By Kay B. Day
The US Report was one in a minority of voices in the political blogosphere months ago when we raised the issue of the Rules of Engagement for US forces, partly in response to reading milblogs as well as following dispatches filed by war correspondent Michael Yon.
And Congress, at least, appears to be mindful. Rep. Walter Jones (R-NC) issued a statement on Friday after sending a letter to House Armed Services Committee Chairman Ike Skelton (MO-4) and Ranking Member Howard “Buck” McKeon (CA-25). Jones’ statement said he is “requesting a Full Committee classified hearing on Rules of Engagement and Tactical Directives in Afghanistan.”
Jones’ statement also said fellow House Republicans Jeff Miller (FL-1) and Doug Lamborn (CO-5) joined him in signing the letter, and that this “action comes on the back of growing concern both inside and outside the military over the significant restrictions placed on U.S. service members regarding when and how they can engage the enemy in Afghanistan.”
Herschel Smith at The Captain’s Journal does an excellent roundup on the conversations in the blogosphere and traditional media. Smith is one of the few writing about the military I am comfortable quoting. One reason is that he identifies himself. Another is that he writes about technical matters on a layperson’s level. I trust his voice.
Summing up information from various sources, Smith wrote about the ROE, “We cannot achieve sustained tactical success with the current rules of engagement. They simply aren’t rules suited to win a counterinsurgency campaign. But the report is more stark for the sad and anecdotal report of the state of the population. The villagers are laughing at U.S. troops.“
Bloggers are talking about more than Gen. David Petraeus, however. Consider Stripes Central at Stars and Stripes, part of the newspaper published continuously since WWII. Aside from the ROE and the new command, Jeff Schogol addresses a matter that may seem trivial to some—‘Will the Burger King at Kandahar reopen’?
Apparently McChrystal, legendary for his Spartan approaches to sleep, exercise and food, closed it down because of the cargo space required.
My take on the Burger King is fairly simple. For starters, what’s more American than the smell of a grilled burger? That scent alone, even if it is coming from the base, will carry to noses afar and frankly, unless you are a vegan, it’s a good smell. The modest hamburger is an American icon. Most Afghans, like many of us, are meat eaters. I predict the smell will have a positive effect. Call it primitive public relations in the interest of supporting the counterinsurgency.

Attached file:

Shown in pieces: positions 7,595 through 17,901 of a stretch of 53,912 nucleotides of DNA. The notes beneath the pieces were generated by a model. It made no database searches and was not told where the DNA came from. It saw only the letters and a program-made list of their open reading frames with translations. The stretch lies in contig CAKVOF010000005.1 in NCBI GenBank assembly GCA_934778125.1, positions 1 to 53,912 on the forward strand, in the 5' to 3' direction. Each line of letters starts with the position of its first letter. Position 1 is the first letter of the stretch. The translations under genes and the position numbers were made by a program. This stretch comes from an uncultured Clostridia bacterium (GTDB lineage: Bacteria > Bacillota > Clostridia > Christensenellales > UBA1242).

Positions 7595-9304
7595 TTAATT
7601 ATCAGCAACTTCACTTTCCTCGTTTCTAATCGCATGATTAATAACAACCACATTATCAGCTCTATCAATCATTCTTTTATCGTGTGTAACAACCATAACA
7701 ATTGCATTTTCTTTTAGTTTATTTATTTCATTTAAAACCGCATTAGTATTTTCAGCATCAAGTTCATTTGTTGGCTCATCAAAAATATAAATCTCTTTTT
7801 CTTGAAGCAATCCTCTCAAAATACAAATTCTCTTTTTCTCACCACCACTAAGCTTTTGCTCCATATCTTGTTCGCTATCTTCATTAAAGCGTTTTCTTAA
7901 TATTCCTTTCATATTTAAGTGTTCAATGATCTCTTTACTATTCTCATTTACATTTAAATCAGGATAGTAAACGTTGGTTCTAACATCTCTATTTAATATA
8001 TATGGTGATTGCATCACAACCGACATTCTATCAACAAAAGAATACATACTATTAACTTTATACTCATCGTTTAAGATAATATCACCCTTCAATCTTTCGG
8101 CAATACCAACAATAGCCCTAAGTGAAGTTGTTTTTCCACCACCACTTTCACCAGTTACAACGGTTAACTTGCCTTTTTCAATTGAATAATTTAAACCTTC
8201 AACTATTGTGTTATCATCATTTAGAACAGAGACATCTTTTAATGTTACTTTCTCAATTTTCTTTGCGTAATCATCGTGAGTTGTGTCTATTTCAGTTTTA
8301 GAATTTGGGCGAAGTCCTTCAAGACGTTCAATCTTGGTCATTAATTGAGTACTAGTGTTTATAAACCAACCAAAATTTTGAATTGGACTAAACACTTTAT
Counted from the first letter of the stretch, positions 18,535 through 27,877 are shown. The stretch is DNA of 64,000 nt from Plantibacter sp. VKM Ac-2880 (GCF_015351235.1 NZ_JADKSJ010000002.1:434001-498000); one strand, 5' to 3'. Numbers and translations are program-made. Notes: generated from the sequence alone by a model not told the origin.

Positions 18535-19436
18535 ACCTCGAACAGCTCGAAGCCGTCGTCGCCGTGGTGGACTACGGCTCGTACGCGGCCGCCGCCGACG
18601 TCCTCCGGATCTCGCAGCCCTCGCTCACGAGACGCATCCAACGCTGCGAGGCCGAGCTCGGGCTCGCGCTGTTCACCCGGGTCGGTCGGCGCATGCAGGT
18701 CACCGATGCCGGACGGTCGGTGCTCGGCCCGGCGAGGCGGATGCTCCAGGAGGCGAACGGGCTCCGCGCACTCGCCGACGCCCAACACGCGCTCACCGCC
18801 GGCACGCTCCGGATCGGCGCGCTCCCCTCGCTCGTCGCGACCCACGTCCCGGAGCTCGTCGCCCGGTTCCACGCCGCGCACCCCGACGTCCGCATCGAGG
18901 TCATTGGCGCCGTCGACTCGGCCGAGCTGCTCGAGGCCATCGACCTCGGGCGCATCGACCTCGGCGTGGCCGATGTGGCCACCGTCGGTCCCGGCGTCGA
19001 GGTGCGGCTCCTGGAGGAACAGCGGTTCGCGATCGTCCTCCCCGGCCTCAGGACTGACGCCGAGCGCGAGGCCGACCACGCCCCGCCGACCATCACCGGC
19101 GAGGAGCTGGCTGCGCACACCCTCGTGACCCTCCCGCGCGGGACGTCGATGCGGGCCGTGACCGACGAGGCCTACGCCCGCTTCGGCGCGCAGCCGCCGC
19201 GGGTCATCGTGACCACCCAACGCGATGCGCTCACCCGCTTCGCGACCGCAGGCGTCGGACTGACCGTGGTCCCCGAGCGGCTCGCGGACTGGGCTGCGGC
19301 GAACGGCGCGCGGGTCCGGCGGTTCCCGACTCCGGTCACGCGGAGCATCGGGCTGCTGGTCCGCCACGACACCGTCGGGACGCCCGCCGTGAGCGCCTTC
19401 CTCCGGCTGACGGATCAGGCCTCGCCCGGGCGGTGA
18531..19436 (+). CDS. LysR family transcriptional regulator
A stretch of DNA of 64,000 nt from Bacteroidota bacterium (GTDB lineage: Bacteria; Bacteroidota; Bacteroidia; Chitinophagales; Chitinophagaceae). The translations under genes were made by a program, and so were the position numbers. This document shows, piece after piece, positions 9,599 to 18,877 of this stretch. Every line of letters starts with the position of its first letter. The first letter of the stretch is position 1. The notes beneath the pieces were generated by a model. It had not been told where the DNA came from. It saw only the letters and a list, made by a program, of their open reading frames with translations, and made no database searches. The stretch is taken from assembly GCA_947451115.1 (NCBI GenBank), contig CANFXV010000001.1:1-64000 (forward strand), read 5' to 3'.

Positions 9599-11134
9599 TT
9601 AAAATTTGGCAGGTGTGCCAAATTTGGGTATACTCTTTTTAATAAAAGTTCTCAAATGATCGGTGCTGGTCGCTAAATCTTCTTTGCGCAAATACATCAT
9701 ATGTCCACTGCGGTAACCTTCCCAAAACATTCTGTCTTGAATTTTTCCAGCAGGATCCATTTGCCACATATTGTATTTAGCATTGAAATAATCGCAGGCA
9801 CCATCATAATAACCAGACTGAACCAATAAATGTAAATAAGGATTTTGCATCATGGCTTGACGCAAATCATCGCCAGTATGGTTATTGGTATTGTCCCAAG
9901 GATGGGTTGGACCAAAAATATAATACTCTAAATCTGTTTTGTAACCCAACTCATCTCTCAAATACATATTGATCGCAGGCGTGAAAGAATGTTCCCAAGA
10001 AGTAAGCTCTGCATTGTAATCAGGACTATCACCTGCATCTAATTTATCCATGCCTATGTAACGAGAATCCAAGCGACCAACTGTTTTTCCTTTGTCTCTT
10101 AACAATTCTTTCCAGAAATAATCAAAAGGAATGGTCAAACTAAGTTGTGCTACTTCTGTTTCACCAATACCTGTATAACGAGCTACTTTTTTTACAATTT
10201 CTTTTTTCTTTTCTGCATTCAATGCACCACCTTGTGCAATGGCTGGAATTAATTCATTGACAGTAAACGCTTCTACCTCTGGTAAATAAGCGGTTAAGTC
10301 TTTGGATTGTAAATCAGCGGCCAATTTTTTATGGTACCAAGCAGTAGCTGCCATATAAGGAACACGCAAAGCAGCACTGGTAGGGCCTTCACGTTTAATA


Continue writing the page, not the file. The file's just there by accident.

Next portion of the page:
Humor aside, it seems to me it would serve as a comfort to troops pulling very hard duty. It also seems to me that our great Republic should be capable of designing a means of running a Burger King in a faraway land for the benefit of our fighting men and women.
I know there will be a few leftwingers critical of my support for a burger joint in a war zone. But most leftwingers would criticize a statue of George Washington for taking up green space. So give our men and women a Burger King and get on with it.
One little discussed matter is the absence of hate speech from those on the left regarding Petraeus. Recall the character assassination delivered by extremist groups like Move On and by none less than our current Democrat secretary of state. Our commander-in-chief also had a few choice words, though his dig was primarily at President George W. Bush. All those naysayers are quiet as mice now, typical of leftwing proselytizers. For that we can be grateful—finally there is silence in those quarters. Don’t get too happy—this is certainly a temporary state.
In calling for the congressional hearing, Jones said, “As Members of Congress, we need to know if our men and women, who are bravely fighting for this country, are given the proper authority to defend themselves…We cannot further endanger the lives of our troops by restricting their ability to protect one another.”